Mixing similar languages

jonesjack gb United Kingdom

Hello!

I have recently started learning Portuguese, I have a fairly okay level of Spanish and should of really got to a higher level before moving on but anyway.

What I am experiencing is that the speed in which I am learning Portuguese is being greatly improved by being a somewhat experienced language learner and speaking Spanish but when speaking and listening to Portuguese all I can think of is Spanish?

Anyone have any experience with this and when will I be able to think in one of the languages and not get confused with the other?

Muito Obrigado

November 08 at 14:27
  • ftornay es Spain

    If you just got started then just concentrate on understanding. Do practice pronunciation but don't expect your speaking to improve at the same speed. Practice understanding based on what you know, which includes your Spanish knowledge and take advantage of that understanding to move to interesting, real content as soon as possible, not necessarily instead of but in addition to more elementary material.

    Besides understanding, your other main goal should be to get acquainted to the part of very frequent vocabulary that is different from Spanish. Pay close attention to that. You may even want to tag it and review it separately. I may words such as ficar, achar, puxar, fechar and so on. Also practice a lot of listening s.o you get used to the way native speakers talk.

    After you get really comfortable understanding (it doesn't matter that you feel you do it "from Spanish") and you feel that your passive level in the language is good, I'd personally recommend the "back to back" method as a way to "separate the languages in your head". That is, read and/or listen to some material in Spanish and then switch to some in Portuguese. You love anime, so try that. It doesn't have to be the same anime. I personally would try different ones within the same genre, experiment with this to find what works best for you.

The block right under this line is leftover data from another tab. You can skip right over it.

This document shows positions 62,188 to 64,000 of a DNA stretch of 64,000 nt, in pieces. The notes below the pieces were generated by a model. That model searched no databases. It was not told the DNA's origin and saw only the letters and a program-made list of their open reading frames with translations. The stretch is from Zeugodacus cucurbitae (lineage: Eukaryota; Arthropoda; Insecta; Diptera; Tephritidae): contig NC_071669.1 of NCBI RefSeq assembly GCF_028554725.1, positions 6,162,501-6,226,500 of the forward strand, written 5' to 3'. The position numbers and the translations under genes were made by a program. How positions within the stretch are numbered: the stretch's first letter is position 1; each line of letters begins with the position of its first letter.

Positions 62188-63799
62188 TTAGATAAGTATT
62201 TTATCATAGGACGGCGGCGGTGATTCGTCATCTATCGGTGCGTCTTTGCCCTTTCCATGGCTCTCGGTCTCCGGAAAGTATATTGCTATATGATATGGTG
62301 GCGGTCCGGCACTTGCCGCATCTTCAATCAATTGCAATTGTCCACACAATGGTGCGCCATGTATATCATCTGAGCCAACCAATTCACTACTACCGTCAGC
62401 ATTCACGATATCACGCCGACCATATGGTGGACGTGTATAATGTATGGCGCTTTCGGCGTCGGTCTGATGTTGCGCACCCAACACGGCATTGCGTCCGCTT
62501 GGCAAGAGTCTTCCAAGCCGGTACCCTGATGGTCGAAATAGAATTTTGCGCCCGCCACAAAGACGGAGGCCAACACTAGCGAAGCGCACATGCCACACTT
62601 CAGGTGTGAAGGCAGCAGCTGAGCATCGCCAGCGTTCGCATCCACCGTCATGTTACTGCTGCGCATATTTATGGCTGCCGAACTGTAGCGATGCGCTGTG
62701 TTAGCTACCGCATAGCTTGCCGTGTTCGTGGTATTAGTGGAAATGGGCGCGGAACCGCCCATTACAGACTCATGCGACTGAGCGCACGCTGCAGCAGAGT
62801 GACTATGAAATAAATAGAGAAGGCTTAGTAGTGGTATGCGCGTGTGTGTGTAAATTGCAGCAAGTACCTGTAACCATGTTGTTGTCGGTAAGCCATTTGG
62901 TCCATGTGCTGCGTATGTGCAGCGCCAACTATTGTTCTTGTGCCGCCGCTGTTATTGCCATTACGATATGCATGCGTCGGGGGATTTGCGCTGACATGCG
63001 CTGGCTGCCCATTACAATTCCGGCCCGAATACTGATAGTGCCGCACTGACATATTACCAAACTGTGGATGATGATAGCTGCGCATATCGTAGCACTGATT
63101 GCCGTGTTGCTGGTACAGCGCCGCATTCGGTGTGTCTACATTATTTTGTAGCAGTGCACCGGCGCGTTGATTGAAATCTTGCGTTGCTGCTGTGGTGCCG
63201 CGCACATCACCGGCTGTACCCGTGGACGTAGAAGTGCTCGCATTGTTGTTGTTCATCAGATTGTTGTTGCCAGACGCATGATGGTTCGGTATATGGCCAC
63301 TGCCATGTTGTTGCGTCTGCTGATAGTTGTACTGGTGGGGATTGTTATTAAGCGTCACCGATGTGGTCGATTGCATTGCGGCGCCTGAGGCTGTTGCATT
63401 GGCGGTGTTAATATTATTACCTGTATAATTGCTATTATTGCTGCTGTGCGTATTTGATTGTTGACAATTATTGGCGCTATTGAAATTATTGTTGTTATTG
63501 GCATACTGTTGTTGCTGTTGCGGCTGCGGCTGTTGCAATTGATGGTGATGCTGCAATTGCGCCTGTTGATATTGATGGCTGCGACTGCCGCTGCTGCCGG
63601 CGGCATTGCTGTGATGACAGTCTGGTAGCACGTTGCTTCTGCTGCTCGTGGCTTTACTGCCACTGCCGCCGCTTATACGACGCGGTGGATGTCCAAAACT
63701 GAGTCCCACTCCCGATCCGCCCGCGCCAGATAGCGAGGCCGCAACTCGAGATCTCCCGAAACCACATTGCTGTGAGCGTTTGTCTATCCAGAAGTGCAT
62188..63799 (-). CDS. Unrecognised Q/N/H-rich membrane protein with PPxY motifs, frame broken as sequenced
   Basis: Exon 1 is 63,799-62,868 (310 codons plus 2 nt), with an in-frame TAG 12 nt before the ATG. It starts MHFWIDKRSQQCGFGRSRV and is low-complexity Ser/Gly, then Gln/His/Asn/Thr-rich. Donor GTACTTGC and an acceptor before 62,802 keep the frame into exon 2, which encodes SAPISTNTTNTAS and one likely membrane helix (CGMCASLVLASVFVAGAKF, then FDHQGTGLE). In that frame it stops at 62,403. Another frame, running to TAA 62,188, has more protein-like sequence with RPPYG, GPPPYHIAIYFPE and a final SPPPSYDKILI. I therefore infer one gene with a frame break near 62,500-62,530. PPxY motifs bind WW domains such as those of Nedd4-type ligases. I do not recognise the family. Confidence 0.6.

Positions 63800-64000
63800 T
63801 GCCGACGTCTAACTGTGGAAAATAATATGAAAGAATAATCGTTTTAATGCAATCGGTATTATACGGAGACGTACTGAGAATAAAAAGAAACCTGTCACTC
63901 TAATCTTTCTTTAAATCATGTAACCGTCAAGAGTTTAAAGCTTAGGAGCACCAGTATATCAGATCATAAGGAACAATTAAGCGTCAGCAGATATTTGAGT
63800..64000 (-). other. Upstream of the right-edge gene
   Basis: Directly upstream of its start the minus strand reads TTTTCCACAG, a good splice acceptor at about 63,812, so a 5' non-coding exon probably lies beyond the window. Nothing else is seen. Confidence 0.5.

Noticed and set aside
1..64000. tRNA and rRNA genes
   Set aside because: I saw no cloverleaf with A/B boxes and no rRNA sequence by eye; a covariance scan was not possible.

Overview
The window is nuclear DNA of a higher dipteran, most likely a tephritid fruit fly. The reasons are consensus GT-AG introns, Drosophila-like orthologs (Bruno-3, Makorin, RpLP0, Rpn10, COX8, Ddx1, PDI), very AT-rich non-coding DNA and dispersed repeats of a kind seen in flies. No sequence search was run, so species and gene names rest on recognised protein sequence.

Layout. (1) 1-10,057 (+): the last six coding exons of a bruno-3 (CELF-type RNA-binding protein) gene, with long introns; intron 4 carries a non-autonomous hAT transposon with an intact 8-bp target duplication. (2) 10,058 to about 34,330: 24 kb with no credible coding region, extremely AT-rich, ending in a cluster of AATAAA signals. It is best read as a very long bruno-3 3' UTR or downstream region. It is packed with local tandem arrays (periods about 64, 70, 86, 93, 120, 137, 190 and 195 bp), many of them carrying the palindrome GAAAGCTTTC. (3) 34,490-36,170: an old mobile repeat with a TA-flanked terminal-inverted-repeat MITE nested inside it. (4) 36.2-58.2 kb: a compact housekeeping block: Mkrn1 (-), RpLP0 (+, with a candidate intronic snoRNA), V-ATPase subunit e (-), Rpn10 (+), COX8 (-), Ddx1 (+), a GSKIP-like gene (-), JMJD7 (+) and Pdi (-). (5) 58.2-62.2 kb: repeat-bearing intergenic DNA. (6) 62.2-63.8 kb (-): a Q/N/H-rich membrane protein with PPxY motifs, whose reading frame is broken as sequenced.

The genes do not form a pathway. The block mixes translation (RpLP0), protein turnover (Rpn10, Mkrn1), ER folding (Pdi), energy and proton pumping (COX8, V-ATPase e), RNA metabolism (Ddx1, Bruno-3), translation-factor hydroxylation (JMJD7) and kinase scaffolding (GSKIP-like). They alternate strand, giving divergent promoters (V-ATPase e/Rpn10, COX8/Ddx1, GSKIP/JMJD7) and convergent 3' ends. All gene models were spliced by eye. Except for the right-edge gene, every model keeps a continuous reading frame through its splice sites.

Oddly enough, I find that this back to back method really helps, it makes you more aware of the differences.

    Disclaimer: I've never learned a pair of languages that are so close to each other as Spanish and Portuguese are and which don't include my mother tongue so this method may not generalize to this particular case but I do think that it does

    November 08 at 14:46
    • ftornay es Spain

      Oh, and don't forget to get acquainted with notorious false friends, such as "exquisito" or "tesão"

      You can find a few lists on the net

      November 08 at 14:53
    • jonesjack gb United Kingdom

      Thank you for much for your detailed reply! I have read that once I have obtained a decent level in Portuguese then the Spanish language will not interfere with my Portuguese at all. I guess I just need to keep learning and keep creating those neurons in my brain and building my comprehension like I did with Spanish :)!

      November 08 at 14:58
      • Swedishfinngermanophile fi Finland

        " I have read that once I have obtained a decent level in Portuguese then the Spanish language will not interfere with my Portuguese".

        That has been my experience learning many Romance languages.

        November 08 at 15:01
        • jonesjack gb United Kingdom

          anything else you would like to add to that ? as you have very high level in your romance languages :) ?

          November 08 at 15:02
          • Swedishfinngermanophile fi Finland

            Now that I think about it, I really wish that I'd had a strong self control and not give in to my lesser inhibitions. When I started learning languages I was in a constant hurry and would jump between languages.